The Twelfth Sunday in Ordinary Time (A)
Dear brothers and sisters,
The Lord Jesus tells us plainly, “do not be afraid,” and, particularly, not to “fear” human beings (Matthew 10:31, 26). At the same time, however, he – at the very least – implies we are to have a certain fear of the Son of God who will “deny” us before the Father if we deny him before others (Matthew 10:33).
We are thus encouraged to reflect on the difference that exists between human fears and the fear of God. Fear is a natural dimension of life. In childhood we experience forms of fear that subsequently are revealed to be imaginary and disappear; other fears emerge later which are indeed founded in reality: these must be faced and overcome with human determination and trust in God. However, especially today, there is a deeper form of fear of an existential type and which sometimes borders on anguish: it is born from a sense of emptiness, linked to a certain culture permeated with widespread theoretical and practical nihilism.
In the face of the broad and diversified panorama of human fears, the Word of God is clear: those who "fear" God "are not afraid". Fear of God, which the Scriptures define as "the beginning of knowledge" coincides with faith in him, with sacred respect for his authority over life and the world.
What are we to make of us?
The fears of adulthood are often – and rightly – felt more keenly than the fears of childhood. Indeed, sometimes it seems that, with the prophet Jeremiah, we “we hear the whisperings of many, ‘…Denounce! Let us denounce him’” (Jeremiah 20:10). Sometimes, as I said, these fears are real and sometimes only imagined. What are we to do so as not to be overwhelmed by fear?
We must take an honest assessment of the situation and view it with a proper perspective. Some battles we fight – whether physical or metaphorical – will be lost. Pope Francis reminds us that “Jesus says not to fear, not because everything will be all right in this world, but because we are precious to his Father and nothing that is good will be lost.” J.R.R. Tolkien put it this way: “Actually I am a Christian, and indeed a Roman Catholic, so that I do not expect ‘history’ to be anything but a ‘long defeat’ – though it contains … some samples or glimpses of final victory.”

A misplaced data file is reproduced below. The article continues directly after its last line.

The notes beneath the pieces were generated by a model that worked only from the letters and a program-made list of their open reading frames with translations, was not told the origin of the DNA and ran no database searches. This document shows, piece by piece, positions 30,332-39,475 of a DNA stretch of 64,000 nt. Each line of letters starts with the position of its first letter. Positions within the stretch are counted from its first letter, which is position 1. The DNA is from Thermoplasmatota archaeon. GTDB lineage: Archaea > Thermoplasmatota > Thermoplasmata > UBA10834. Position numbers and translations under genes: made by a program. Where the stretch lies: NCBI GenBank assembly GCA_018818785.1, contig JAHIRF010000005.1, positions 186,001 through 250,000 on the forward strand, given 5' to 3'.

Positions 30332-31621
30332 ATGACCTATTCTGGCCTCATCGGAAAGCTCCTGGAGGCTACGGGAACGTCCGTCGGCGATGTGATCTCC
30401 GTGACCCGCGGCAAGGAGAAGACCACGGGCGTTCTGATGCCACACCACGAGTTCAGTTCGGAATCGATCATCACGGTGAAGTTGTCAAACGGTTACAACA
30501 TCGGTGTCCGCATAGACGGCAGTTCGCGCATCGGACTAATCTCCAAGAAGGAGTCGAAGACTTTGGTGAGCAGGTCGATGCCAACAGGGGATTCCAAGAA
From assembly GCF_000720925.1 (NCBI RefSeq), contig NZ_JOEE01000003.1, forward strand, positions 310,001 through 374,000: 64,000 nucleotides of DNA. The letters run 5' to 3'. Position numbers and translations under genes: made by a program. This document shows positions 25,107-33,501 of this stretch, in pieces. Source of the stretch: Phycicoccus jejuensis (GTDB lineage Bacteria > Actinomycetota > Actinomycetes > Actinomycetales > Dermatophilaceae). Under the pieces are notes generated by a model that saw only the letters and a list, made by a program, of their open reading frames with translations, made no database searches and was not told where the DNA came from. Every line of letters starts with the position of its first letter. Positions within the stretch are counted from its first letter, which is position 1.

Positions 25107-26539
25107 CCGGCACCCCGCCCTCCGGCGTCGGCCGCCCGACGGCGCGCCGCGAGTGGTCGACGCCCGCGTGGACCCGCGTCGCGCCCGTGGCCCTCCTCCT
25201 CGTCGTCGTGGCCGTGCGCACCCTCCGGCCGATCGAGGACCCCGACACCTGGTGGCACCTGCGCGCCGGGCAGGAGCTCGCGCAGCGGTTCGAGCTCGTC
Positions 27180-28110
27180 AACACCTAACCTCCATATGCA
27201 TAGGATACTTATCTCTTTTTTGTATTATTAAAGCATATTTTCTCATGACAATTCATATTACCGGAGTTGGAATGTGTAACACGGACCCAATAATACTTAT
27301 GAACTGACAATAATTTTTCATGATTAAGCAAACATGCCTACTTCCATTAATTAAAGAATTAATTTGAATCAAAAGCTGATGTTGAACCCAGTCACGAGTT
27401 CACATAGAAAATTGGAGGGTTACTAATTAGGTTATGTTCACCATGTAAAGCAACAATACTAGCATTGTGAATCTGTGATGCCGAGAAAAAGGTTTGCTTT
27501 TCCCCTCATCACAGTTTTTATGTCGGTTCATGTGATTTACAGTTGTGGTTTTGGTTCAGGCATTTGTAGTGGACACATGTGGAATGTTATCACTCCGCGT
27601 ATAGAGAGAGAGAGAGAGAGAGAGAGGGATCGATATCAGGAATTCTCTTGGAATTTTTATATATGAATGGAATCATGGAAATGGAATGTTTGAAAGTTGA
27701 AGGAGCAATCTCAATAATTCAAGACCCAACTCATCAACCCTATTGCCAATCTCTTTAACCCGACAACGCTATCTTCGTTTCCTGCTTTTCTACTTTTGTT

Such a sentiment may seem pessimistic, but it is nonetheless true; in the end, all things of this world will come to nothing; only authentic love will remain. We now await the new heavens and new earth and new life is always fraught with tribulations (cf. Revelation 21:1). This is the way of things, it is the way of the Cross; death must come before new life, the grain of wheat must fall into the ground before it produces many grains (cf. John 12:24).
The long defeat, with its little victories here and there, is easily detectable in our present society because too many people live without a proper fear, without a respect for, and submission to, the authority of God.
To be without "fear of God" is equivalent to putting ourselves in his place, to feeling we ourselves are lords of good and evil, of life and death. Instead, those who fear God feel within them the safety that an infant in his mother's arms feels (cf. Psalm 130:2). Those who fear God are tranquil even in the midst of storms for, as Jesus revealed to us, God is a Father full of mercy and goodness. Those who love him are not afraid: "There is no fear in love," the Apostle John wrote, "but perfect love casts out fear. For fear has to do with punishment, and he who fears is not perfected in love" (I John 4:18). Believers, therefore, are not afraid of anything because they know they are in the hands of God, they know that it is not evil and the irrational which have the last word, but rather that the one Lord of the world and of love is Christ, the Word of God Incarnate, who loved us to the point of sacrificing himself for us, dying on the Cross for our salvation.
To keep this perspective, to look upon the world through a truly Christian lens and keep the final victory of Christ before us despite numerous losses along the way, we must draw near to the heart of the Paschal Mystery - and there remain. To this end, it is necessary for us not only to attend the Holy Mass, but also to spend time in the presence of the Eucharistic Lord, to be with him, to speak with him, to learn from, and to become more like him.
Referring to his abiding presence in the Church in the Eucharist, the Lord Jesus said to Saint Augustine, “I am the food of the mature: grow, then, and you shall eat me. You will not change me into yourself like bodily food; but you will be changed into me.” Friends become like friends; they do so by spending time with each other. We have already been incorporated into the Body of Christ through Baptism; now it remains for us to say with Saint Paul, “It is no longer I who live but Christ who lives in me” (Galatians 2:20).
If we do so, we will survive the long defeat and be with the victorious Christ. If we become like Christ, we will not give in to despair, we will not fear men who cannot truly harm us, but we will have a proper fear of God born of love. Then, in the end, having been acknowledged by Jesus before the Father, we will “sing to the Lord, praise the Lord, for he [will have] rescued the life of the poor from the power of the wicked” (cf. Matthew 10:32; Jeremiah 20:13)! Amen.